MCYS-sponsored youth platform launches with a bang

Posted on 28 September 2011

But is their objective neutral?

By Fang Shihan

Conspiracy theorists – start stretching your fingers. This one’s right up your alley.

A group of 24 young people, headed by one 22-year old Soh Yida, who’s also the President of the NUS Student’s Political Association, launched a “ground-up, youth-initiated platform to BE THE CHANGE!” last Saturday. New Nation was kindly invited to the media briefing a few days before.

The group, armed with doe-eyed hope, funky fonts and MCYS support, aims to help Singapore’s youth translate their ideas into reality. How? By providing extensive networking channels and opportunities as well as mentoring.

And as with anything that involves the government in Singapore, questions of the organization’s integrity are bound to arise. Is the movement just another feedback channel for MCYS? Is the ruling party planning to use the movement to recruit young PAP ‘activists’?

Unfortunately for you trolls out there, this dreamy bunch does seem to be independent.

Sure, the launch involved an opening address by former Chief of Army Mr Chan Chun Sing. And sure, the media release smelt like just another government press release with words like “feedback”, “engagement” and “platform” on the factsheet alongside references to a national agenda.

But when I asked the group about its opinion on political activism, it was quick to deny any ulterior government motive. Obviously this wouldn’t be enough to satisfy the conspiracy theorists. But how about this: Be The Change! wants to be THE platform for youth engagement, to the extent that touchy issues such as the Internal Security Act and the Mandatory Death Penalty could likely emerge as topics of discussion during its meetings.

It’s quite simply really. Be The Change isn’t the only space for young people to network to get stuff done. Or in more academic-speak, to gain social capital. There’s BarCamp – a series of unconferences and presentations held over one weekend for people to bounce ideas around; there’s City Harvest Church for the young, hip and God-loving to form little groups to do good things; there’s also various smaller meetup groups that do quirky things from watching trains to flying toy helicopters.

Be The Change is fighting among these groups to get the attention of young people. Naturally, it would make sense to be inclusive rather than exclusive. A group that claims to represent the youth, but rejects any mention or discussion of topics sensitive to the powers that be, will only appear disingenuous.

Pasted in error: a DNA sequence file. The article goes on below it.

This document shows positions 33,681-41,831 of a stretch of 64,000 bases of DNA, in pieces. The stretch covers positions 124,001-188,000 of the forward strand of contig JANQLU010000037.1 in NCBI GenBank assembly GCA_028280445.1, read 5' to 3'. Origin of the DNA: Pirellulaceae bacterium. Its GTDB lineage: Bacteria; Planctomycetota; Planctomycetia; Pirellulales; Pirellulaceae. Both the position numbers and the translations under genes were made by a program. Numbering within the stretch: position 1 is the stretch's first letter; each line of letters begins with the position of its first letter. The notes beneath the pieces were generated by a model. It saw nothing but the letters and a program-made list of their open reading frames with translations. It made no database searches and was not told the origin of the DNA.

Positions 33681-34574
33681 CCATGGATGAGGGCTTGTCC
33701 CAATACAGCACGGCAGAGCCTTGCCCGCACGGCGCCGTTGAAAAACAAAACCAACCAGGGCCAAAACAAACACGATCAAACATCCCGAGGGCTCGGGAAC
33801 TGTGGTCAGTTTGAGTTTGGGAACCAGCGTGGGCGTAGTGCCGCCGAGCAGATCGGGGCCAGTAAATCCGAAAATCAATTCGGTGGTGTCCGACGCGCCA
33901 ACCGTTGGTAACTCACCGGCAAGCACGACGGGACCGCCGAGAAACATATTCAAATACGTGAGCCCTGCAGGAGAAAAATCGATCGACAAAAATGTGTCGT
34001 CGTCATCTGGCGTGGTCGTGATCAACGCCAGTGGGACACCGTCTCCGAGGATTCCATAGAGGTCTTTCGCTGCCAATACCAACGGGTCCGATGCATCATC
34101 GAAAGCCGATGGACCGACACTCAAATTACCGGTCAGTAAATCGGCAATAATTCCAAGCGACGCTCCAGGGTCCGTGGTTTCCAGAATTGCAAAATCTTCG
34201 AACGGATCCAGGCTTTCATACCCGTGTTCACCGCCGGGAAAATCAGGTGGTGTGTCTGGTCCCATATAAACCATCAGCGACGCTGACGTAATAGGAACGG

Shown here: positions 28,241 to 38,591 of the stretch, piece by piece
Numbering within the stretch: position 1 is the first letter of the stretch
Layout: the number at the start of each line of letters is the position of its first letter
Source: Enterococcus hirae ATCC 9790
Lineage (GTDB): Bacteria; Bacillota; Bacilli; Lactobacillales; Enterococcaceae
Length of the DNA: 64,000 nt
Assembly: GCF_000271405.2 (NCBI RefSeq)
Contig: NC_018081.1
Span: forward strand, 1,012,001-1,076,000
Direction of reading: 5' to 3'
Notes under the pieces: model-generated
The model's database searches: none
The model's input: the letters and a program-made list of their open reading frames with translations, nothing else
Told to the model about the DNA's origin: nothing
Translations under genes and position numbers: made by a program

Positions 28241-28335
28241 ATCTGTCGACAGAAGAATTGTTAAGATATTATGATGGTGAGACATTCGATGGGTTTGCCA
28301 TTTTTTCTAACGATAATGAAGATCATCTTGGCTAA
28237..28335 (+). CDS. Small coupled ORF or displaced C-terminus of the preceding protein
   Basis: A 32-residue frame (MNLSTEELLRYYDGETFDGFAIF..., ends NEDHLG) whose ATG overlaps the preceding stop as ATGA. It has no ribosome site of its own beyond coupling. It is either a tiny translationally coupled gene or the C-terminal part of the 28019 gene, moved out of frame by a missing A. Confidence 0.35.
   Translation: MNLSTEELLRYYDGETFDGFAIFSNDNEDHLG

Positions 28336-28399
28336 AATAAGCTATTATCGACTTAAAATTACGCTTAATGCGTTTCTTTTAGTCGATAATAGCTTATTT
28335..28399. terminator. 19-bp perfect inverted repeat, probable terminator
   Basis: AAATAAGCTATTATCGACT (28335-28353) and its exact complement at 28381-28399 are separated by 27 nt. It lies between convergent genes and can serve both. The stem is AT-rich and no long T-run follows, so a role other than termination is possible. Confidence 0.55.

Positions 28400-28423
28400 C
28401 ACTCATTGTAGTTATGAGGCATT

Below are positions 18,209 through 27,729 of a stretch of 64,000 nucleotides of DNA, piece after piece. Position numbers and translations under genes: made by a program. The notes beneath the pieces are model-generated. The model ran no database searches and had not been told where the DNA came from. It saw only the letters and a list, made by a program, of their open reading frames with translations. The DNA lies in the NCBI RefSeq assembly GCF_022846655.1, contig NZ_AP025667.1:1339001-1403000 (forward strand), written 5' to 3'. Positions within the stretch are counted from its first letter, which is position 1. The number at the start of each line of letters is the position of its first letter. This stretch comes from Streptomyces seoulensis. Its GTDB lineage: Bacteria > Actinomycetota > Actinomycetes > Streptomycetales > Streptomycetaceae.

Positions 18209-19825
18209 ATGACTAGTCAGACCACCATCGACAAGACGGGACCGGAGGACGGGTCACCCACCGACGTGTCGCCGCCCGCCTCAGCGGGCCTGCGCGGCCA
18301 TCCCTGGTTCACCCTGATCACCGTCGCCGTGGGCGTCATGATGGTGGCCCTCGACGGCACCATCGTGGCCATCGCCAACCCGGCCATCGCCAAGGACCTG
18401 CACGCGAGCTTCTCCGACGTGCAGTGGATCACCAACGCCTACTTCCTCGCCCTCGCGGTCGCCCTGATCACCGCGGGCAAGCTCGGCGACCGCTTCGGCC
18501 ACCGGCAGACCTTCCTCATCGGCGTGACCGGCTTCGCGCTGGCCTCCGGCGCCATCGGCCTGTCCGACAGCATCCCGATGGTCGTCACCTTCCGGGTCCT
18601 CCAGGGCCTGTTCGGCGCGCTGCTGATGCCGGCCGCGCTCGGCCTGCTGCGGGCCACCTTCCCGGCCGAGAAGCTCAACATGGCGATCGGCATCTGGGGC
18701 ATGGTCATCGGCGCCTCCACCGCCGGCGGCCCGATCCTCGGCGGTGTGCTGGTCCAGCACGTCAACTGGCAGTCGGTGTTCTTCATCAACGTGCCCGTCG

The problem with Be The Change doesn’t lie with the MCYS shadow looming over its shoulder. This bunch clearly, are genuine in their intentions to help other youth realize their dreams.

The problem lies in them sorely lacking in street cred.

It’s like the nerdy kid in class coming up with a brilliant plan for all the other kids in class. Except that everyone’s ignoring him because, well, he’s the nerd.

When it comes to youth, the hero runs the show. And the quickest way to be a hero is to stick it to the man. Now, sticking it doesn’t mean rioting or rebelling. It is the simple act of defiance against a clearly defined authority.

Be The Change! may come with an exclamation mark at the end but they do not immediately seem to want to challenge the status quo. When asked about their stance on a hypothetical idea of staging a gay pride march, the group again, was quick to deny any rejection of the idea, but said that the onus lay on the person himself (or herself) to make full use of the platform to make it happen.

“How hard would you fight for my idea?” I asked.

And their reply? They’re just providing the platform.

Now does that smell of non-hero or what.? And while that’s a great way to escape any hairy situations that could possibly occur in future, that message certainly isn’t going to galvanize mass support among the youth of today.

Sure, change could happen. A herbal garden in some heartland could be established because of the unconferences; the cat welfare society may finally gain traction to stop the random culling of cats and so forth. But that’s hardly change of any major significance.

Be The Change! suffers from a simple case of a being slightly delusional about their role among the youth. Playing it safe is hardly synonymous with groundbreaking social change.

Plus, in a country where most youth have been criticized for being apathetic, a passive target population and a peace-lovin’ let’s-just-talk-about-it-and-see-where-it-goes organization cannot possibly generate any movement worth shouting about. 

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  • Mary-Anne Lee

    I may have gone to primary school with this Soh Yida. hmm.

    Good article. Concisely pinpoints and picks at the movement’s flaw.